CompanyCheryl and I have sadly lost touch, and Gary died of AIDS just a year or so later.

I hadn’t thought of this in years, but just did. That was exactly 20 years ago. Thank you, brain cells, for reminding me…

Just a few of the brilliant lyrics…

Phone rings,
Door chimes,
In comes
No strings,
Good times,
Room hums,
Late nights,
Quick bites,
Party games,
Deep talks,
Long walks,
Telephone calls.
Thoughts shared,
Souls bared,
Private names,
All those
Up on the walls–
“With love.”
“With love” filling the days,
“With love” seventy ways,
“To Bobby with love”
From all those good and crazy people, my friends!
Those good and crazy people, my married friends!
And that’s what it’s all about, isn’t it?
That’s what it’s really about,
Really about!

Boopsie Givenchy: This I Believe…

(This was originally written in 1994, for the magazine SexVibe.  Revisiting it today, I am happy to find that I wouldn’t change a word.)

I believe that “gay” still means “happy”.
I believe that good will always triumph–Unless, of course, we’re talking “Melrose Place”.
I believe that Latoya Latex could benefit from a nice full-length mirror.
I believe that one day Richard Simmons will rise up and lead us.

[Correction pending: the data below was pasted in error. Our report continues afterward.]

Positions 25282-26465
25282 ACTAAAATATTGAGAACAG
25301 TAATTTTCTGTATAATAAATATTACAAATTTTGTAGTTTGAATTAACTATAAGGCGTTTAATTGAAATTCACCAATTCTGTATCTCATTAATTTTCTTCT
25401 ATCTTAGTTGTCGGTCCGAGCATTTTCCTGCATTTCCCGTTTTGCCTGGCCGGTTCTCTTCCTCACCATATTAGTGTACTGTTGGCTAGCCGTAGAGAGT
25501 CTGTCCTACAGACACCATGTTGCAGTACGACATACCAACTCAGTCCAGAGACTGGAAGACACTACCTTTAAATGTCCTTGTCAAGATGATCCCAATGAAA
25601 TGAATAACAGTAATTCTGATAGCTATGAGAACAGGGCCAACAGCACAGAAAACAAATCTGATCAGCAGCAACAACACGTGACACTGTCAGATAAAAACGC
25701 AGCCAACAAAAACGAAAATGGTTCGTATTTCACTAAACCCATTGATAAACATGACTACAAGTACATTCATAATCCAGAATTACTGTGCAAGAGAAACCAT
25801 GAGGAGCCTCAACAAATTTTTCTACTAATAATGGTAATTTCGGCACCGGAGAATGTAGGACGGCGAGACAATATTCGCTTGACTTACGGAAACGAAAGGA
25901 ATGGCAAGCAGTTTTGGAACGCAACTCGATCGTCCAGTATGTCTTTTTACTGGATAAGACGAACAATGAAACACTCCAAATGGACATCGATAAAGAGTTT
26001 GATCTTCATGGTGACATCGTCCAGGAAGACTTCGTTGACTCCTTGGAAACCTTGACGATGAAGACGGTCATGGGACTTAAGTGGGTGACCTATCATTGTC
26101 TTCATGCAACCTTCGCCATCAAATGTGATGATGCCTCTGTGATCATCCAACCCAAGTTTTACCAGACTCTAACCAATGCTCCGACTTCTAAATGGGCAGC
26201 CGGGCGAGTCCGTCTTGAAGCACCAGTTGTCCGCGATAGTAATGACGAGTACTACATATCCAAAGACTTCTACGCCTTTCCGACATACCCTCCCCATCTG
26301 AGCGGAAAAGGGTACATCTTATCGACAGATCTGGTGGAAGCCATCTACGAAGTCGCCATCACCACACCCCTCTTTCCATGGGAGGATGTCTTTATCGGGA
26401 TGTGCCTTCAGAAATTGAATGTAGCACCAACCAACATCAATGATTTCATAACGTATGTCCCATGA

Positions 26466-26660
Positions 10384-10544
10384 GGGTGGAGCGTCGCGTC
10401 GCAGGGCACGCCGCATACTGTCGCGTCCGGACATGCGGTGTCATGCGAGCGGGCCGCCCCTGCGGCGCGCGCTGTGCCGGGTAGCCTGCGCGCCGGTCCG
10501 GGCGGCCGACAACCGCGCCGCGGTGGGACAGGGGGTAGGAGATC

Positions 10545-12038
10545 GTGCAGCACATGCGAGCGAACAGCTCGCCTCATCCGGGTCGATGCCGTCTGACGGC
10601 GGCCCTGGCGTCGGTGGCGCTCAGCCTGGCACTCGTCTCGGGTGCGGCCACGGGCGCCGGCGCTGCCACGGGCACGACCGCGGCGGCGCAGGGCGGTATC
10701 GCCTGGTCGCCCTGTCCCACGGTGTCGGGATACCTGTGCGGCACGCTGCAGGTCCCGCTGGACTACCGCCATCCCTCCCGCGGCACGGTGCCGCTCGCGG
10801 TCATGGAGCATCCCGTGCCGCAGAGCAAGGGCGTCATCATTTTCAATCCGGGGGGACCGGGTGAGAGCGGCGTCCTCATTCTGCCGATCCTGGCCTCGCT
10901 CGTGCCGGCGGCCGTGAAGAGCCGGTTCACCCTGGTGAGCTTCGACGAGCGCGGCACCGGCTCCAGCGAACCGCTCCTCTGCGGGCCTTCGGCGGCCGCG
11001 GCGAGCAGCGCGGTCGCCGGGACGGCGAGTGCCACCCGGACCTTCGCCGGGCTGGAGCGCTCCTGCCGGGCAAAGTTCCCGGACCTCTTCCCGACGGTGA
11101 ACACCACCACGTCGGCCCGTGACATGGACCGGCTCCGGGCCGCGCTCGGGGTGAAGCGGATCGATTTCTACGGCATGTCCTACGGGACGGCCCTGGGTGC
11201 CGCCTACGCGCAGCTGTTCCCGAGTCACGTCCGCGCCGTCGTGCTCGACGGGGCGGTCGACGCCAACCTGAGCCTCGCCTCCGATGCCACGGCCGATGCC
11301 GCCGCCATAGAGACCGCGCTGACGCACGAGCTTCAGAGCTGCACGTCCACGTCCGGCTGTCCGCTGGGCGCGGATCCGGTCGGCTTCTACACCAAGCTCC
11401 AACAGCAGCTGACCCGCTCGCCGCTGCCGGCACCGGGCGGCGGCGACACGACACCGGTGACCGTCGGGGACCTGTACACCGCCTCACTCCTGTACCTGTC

I believe in fairies.
I believe that Stephen Sondheim should be deified.
I believe that the Rev. Fred Phellps should not.
I believe in the Golden Rule (and anything else made of gold.)
I believe that rimming is next to Godliness.
I believe that Pamela Sue Martin is due for a comeback.
I believe that O.J. needs a better acting coach.
I believe that Susan Sarandon is the only woman I’d ever sleep with.
I believe that in Newt Gingrich’s next life, he’ll come back as Connie Norman.
I believe that in Mel Gibson’s next life, he’ll come back as a blow-up orifice Ken doll.
I believe that the seven deadly sins should’ve included bad hair.
I believe that no one will ever hand you anything–except a supeona.
I believe that “Saturday Night Live” should have been canceled long ago.
I believe that Calgon can take you away.
I believe that one day there will be a cure for AIDS.
And I believe that I will be here to see it.

Flyin’ the Freak Flag

I’ve always been creative, even as a little kid. In 2nd grade, I was the one spraying pine-scented Glade into the audience, trying to establish the proper “forest” mood for my production of Snow White. Perhaps, to some, it would’ve been wiser to have spent less time on such “non-essentials” and more time rehearsing the actors. But in my view, it was far more important that our dwarfs actually look the part, with dwarf-like shoes (i.e., slippers), than learn their dialogue. Who cares if little Billy knows his lines, if everyone looks on the stage and still sees little Billy?

For great art, you need the magic, the essence — the scent — more than anything else.

And so it goes with my writing. It may not always be grammatically correct, nor foofy high-brow lit, but if I’m communicating my thought and affecting you in the process, I’m happy.